Three Los Angeles street gang members are in custody for the killing of Tavin Price, the 19-year-old mentally handicapped man shot to death May 29 in front of his mother at a car wash on Florence Avenue near Crenshaw Boulevard.
The alleged shooter, Kanasho Johns, 27, was taken into custody today near Houston, Texas and will be transported to Los Angeles within a few days. Dwight Kevin Smith, 30 and Kevin Deon Johnson, 24, who allegedly confronted Price over his red Chuck Taylor Converse tennis shoes, were both arrested and charged on suspicion of murder last week and are being held in lieu of more than two million dollars bail. A 27 year-old woman, Antheyst Jarrett, was arrested shortly after the homicide on charges of witness intimidation and accessory after the fact to murder. Her bail is $500,000.
"These people murdered my child in front of my face," said Jennifer Rivers, Tavin's mother who broke down once during Tuesdays's press conference announcing the arrests. "I'm going to be seeing my son shot in front of me and asking me "Am I gonna be Okay?" and then telling me "Mommy, I don't want to die" for my while life. This is just torture."
LAPD homicide detective Chris Barling, coordinator of the 77th Street Division's busy homicide unit, applauded Rivers' for her relentless efforts to help find the killers of her son.
"I want to thank her because she helped keep this in the public's eye," Barling said in the 77th's press room which was packed with local television news cameras. "I also want to thank LAPD's Metropolitan SWAT unit, the FBI/ LAPD Fugitive Task Force, Houston Police Department, Montgomery County Sheriffs, the local media and, mostly, the community for their help."
Tavin Price, who was, in the correct term, "intellectually disabled", was at the Simms Car Wash on Florence at 11 a.m. with his mother and a family friend when he walked into the adjoining smoke shop. Price, not a gang member, was confronted over his "red Chucks", the symbolic color of the confederation of street gangs known as the Bloods. Price did not reply and returned to his family vehicle. Soon after, allegedly, Johns, who was not in the smoke shop, ran from across the street to the car and shot him multiple times.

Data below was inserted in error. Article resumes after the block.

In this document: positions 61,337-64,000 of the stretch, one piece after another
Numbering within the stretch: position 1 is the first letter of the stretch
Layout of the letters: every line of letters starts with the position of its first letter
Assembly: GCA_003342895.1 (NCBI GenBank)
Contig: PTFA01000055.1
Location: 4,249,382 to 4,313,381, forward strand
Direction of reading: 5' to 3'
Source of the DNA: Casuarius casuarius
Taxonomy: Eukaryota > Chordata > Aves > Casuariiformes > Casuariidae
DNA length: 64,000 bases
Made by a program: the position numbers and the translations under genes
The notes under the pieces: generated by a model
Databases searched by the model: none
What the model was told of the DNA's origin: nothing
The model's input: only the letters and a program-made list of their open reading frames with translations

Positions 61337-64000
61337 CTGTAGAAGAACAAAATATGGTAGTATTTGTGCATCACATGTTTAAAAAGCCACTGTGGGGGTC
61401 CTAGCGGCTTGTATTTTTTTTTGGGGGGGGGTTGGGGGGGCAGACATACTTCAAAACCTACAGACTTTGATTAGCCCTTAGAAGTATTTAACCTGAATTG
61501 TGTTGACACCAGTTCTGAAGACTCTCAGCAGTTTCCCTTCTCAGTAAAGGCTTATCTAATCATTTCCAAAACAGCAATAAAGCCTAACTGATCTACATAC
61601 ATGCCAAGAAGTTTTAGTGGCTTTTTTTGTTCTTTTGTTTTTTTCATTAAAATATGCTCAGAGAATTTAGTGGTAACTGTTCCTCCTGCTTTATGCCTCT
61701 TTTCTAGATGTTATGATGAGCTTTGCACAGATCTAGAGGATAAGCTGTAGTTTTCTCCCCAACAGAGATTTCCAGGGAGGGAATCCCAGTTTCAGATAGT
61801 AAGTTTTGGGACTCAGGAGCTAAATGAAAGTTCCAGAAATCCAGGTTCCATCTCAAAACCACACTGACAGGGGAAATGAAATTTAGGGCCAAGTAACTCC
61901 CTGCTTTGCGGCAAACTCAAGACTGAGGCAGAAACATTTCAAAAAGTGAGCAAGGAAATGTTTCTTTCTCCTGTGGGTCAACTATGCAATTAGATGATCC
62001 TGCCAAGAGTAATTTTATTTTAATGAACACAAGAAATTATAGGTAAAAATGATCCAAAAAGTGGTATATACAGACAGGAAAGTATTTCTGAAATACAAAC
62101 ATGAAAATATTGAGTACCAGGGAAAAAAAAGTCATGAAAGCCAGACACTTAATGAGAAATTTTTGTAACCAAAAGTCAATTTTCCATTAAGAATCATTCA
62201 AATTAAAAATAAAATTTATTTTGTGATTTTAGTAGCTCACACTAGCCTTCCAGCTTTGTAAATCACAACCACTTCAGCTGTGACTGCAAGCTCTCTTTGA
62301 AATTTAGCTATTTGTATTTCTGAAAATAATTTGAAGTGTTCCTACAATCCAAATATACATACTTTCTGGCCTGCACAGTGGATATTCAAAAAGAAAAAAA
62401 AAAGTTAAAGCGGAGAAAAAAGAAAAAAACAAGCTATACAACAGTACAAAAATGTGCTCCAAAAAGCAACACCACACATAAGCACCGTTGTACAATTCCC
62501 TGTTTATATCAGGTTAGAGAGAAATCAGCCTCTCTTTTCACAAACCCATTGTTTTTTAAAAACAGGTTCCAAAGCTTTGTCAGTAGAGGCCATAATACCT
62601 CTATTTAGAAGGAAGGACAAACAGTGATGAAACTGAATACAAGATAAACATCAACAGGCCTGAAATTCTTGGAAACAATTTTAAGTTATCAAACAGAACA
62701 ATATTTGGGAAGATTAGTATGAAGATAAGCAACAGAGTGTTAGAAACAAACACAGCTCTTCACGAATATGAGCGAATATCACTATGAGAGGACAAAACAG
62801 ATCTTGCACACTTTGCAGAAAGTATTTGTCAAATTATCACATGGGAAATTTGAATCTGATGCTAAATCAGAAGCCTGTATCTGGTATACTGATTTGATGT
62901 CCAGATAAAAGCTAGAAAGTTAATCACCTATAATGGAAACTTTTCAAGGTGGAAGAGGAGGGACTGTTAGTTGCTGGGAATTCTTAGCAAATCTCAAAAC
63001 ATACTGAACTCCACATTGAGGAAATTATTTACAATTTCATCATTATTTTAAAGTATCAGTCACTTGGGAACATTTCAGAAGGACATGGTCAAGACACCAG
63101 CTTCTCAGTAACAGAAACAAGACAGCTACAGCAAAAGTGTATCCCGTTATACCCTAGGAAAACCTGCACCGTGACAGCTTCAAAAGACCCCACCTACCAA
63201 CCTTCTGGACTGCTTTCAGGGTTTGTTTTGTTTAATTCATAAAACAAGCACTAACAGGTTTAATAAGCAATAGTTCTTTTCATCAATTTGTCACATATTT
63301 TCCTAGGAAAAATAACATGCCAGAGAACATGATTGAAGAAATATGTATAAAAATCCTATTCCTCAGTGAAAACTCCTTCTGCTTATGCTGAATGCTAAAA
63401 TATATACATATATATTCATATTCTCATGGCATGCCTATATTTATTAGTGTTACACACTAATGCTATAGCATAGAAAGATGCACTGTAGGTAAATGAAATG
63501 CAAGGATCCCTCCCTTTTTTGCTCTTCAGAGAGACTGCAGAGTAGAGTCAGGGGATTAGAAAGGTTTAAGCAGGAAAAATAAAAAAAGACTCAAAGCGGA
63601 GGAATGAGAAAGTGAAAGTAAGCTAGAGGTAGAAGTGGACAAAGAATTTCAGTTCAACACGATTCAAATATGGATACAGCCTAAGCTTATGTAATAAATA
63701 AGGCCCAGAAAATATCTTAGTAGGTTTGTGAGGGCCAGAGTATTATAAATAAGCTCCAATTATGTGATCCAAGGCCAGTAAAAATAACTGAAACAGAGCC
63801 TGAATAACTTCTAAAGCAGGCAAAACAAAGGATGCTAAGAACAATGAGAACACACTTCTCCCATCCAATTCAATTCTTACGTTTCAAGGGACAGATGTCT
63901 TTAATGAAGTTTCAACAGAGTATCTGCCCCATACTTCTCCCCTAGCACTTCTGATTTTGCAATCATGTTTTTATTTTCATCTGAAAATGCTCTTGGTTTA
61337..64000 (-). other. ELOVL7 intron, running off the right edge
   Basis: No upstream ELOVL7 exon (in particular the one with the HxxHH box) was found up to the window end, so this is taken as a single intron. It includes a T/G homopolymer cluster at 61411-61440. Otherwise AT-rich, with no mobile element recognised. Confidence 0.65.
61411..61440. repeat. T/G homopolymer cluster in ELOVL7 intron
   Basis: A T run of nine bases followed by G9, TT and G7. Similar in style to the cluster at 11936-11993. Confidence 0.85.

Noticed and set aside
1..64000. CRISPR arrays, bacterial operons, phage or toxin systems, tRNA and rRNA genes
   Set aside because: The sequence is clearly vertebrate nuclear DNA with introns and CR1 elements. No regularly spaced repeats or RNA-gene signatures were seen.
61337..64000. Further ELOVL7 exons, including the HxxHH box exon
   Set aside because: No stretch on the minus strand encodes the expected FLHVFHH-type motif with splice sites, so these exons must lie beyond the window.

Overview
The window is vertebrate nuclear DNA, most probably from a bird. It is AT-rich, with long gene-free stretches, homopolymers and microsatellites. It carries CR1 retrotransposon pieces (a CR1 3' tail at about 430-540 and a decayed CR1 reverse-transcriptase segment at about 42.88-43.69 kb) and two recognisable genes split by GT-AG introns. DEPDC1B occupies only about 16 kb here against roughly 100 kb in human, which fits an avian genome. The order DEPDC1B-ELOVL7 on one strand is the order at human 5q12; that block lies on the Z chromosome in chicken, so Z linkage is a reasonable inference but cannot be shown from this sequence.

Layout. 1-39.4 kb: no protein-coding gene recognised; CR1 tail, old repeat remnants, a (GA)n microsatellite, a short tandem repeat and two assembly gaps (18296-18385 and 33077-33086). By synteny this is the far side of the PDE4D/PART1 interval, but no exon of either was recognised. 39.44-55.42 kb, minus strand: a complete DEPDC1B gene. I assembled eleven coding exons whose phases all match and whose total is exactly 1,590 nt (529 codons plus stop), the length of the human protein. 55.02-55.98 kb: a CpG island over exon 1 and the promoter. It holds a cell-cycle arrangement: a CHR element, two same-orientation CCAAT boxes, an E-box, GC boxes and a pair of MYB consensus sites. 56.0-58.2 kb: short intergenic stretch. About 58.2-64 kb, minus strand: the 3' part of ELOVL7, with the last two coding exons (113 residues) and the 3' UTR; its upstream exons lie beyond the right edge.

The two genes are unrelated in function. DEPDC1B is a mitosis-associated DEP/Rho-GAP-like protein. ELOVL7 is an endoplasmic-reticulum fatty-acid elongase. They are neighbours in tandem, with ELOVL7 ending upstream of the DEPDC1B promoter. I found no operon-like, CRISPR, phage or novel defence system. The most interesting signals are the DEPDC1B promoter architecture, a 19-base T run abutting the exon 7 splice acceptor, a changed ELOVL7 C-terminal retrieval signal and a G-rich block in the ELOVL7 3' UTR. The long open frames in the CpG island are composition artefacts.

Johns is a member of the 58th Street Neighborhood Crips. Both Smith and Johnson are members of the Rollin' 60s Crips, one of the city's most infamous. Both gangs have been widely criticized on the streets for not only killing the diminutive Price in front of his mother, but for shooting a 4-foot, 11-inch, 100-pound mentally handicapped young man in the first place. According to the Los Angeles County Sheriff's Department Inmate Locator website,.Smith is 6-foot, one-inch, 170 pounds and Johnson is five-foot, five-inches 140 pounds. "Why couldn't they just go toe-to-toe with the guy if they thought he was a Blood?" several people have said.
"Who would do that?" Jennifer Rivers asked. "I don't get it. But, I'll be in court everyday."
Los Angeles City Council member Bernard Parks, the former LAPD Chief of Police, said their arrests should provide some comfort to the family, but won't stop the pain.
"There is never closure when you lose a loved one," said Parks, who has known Tavin's family since the 1960s. Parks noted that near the same car wash where Tavin was shot, LAPD police officer Daniel Pratt was killed in a drive-by shooting on September 3, 1988. (Kirkton Phanor Moore, now 54, was convicted of the murder in 1990 and is serving life at Kern Valley State Prison.)
After the press conference, at the Inglewood Park Cemetery where Price was buried last Saturday, family and friends gathered at his grave site. Tavin's brother James clowned around, getting laughs for his impersonation of Tavin walking when he was upset.
The grave was surrounded by a white picket fence.
"Tavin loved white picket fences," his mother said as she looked on from afar. "We used to have one when we lived on the Eastside. Now, Tavin has his own."